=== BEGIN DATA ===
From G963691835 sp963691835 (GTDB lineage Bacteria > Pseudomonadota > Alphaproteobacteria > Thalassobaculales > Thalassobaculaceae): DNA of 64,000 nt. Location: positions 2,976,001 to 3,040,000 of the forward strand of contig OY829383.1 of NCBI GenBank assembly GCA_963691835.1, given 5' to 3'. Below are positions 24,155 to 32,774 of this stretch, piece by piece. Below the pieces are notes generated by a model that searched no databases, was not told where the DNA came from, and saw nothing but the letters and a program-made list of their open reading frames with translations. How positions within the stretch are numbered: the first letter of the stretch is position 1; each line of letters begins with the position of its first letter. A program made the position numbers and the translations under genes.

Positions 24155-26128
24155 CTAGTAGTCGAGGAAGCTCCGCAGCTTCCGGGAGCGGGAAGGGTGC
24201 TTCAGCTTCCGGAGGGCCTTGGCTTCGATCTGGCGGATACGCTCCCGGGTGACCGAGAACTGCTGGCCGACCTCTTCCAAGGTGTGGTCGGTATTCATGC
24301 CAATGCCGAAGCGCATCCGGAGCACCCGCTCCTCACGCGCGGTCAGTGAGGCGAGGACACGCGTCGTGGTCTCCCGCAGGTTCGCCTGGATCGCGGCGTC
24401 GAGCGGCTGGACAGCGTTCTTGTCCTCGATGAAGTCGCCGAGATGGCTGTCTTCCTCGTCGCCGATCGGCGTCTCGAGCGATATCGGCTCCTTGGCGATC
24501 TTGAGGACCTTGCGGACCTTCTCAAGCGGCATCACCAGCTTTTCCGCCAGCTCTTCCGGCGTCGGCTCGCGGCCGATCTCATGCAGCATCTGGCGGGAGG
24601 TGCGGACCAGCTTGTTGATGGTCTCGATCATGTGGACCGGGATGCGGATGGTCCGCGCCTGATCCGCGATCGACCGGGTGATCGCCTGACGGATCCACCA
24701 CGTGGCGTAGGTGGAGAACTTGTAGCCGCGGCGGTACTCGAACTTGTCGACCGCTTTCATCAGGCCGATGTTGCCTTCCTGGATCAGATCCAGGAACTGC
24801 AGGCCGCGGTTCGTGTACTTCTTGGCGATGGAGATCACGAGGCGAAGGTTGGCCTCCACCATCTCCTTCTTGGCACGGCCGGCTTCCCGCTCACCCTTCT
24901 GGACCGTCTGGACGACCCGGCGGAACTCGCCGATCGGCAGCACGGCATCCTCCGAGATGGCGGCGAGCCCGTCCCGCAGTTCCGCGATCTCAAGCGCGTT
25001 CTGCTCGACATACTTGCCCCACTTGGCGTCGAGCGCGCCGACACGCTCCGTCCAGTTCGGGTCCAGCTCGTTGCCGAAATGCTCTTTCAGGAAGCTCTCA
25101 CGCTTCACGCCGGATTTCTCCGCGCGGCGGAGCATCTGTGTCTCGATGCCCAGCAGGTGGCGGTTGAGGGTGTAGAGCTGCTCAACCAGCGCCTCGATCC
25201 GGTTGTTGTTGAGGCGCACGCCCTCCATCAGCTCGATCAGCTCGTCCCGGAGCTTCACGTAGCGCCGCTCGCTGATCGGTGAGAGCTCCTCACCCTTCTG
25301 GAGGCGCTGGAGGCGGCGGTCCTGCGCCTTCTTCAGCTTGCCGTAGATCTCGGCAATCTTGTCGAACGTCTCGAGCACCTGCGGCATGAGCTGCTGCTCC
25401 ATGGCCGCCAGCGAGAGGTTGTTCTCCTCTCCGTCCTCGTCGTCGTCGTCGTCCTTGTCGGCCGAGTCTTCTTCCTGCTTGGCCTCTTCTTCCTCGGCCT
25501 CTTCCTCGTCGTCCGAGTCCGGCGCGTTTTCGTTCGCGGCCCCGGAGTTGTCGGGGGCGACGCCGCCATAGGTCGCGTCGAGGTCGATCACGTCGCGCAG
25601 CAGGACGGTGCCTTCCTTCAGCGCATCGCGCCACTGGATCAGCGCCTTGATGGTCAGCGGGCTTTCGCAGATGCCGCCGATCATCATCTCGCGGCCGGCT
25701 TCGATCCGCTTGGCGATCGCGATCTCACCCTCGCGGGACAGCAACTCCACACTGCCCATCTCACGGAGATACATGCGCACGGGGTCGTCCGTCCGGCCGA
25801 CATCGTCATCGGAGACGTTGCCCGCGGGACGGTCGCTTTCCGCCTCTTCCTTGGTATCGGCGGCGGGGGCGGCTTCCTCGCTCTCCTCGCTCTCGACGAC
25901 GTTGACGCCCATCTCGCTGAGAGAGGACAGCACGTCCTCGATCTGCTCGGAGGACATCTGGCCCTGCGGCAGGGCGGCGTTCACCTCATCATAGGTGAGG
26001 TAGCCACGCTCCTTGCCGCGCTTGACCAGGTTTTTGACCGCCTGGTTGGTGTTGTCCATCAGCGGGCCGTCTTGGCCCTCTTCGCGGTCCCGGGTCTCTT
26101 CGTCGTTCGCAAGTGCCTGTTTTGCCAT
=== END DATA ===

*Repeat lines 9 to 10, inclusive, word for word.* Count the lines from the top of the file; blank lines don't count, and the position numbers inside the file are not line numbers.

24701 CGTGGCGTAGGTGGAGAACTTGTAGCCGCGGCGGTACTCGAACTTGTCGACCGCTTTCATCAGGCCGATGTTGCCTTCCTGGATCAGATCCAGGAACTGC
24801 AGGCCGCGGTTCGTGTACTTCTTGGCGATGGAGATCACGAGGCGAAGGTTGGCCTCCACCATCTCCTTCTTGGCACGGCCGGCTTCCCGCTCACCCTTCT